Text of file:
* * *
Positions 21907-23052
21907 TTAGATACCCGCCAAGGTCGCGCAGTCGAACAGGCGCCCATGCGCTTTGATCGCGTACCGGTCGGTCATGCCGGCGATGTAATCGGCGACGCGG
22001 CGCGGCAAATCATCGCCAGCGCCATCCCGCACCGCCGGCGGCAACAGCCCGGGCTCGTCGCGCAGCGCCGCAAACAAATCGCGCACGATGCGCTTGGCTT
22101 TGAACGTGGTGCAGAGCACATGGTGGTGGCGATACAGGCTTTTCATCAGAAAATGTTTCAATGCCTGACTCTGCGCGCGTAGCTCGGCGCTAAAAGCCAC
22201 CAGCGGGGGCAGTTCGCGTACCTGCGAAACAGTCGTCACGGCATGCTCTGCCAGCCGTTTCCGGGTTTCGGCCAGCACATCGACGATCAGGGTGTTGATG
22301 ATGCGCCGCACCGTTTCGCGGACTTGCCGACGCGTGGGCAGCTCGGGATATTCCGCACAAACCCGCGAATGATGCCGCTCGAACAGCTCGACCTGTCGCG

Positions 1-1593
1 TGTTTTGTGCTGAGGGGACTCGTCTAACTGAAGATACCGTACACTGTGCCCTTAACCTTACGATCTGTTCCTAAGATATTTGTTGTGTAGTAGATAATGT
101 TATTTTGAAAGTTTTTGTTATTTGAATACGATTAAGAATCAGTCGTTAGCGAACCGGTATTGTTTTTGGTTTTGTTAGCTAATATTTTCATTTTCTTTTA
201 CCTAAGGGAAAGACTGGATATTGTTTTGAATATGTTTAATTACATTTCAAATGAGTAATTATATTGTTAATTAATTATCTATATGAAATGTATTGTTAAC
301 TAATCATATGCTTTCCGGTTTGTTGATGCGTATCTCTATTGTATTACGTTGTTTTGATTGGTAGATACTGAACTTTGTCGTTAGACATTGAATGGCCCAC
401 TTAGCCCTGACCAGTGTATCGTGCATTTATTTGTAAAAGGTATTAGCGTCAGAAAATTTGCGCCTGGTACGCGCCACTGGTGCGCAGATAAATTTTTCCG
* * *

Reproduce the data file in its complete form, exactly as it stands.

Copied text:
Positions 21907-23052
21907 TTAGATACCCGCCAAGGTCGCGCAGTCGAACAGGCGCCCATGCGCTTTGATCGCGTACCGGTCGGTCATGCCGGCGATGTAATCGGCGACGCGG
22001 CGCGGCAAATCATCGCCAGCGCCATCCCGCACCGCCGGCGGCAACAGCCCGGGCTCGTCGCGCAGCGCCGCAAACAAATCGCGCACGATGCGCTTGGCTT
22101 TGAACGTGGTGCAGAGCACATGGTGGTGGCGATACAGGCTTTTCATCAGAAAATGTTTCAATGCCTGACTCTGCGCGCGTAGCTCGGCGCTAAAAGCCAC
22201 CAGCGGGGGCAGTTCGCGTACCTGCGAAACAGTCGTCACGGCATGCTCTGCCAGCCGTTTCCGGGTTTCGGCCAGCACATCGACGATCAGGGTGTTGATG
22301 ATGCGCCGCACCGTTTCGCGGACTTGCCGACGCGTGGGCAGCTCGGGATATTCCGCACAAACCCGCGAATGATGCCGCTCGAACAGCTCGACCTGTCGCG

Positions 1-1593
1 TGTTTTGTGCTGAGGGGACTCGTCTAACTGAAGATACCGTACACTGTGCCCTTAACCTTACGATCTGTTCCTAAGATATTTGTTGTGTAGTAGATAATGT
101 TATTTTGAAAGTTTTTGTTATTTGAATACGATTAAGAATCAGTCGTTAGCGAACCGGTATTGTTTTTGGTTTTGTTAGCTAATATTTTCATTTTCTTTTA
201 CCTAAGGGAAAGACTGGATATTGTTTTGAATATGTTTAATTACATTTCAAATGAGTAATTATATTGTTAATTAATTATCTATATGAAATGTATTGTTAAC
301 TAATCATATGCTTTCCGGTTTGTTGATGCGTATCTCTATTGTATTACGTTGTTTTGATTGGTAGATACTGAACTTTGTCGTTAGACATTGAATGGCCCAC
401 TTAGCCCTGACCAGTGTATCGTGCATTTATTTGTAAAAGGTATTAGCGTCAGAAAATTTGCGCCTGGTACGCGCCACTGGTGCGCAGATAAATTTTTCCG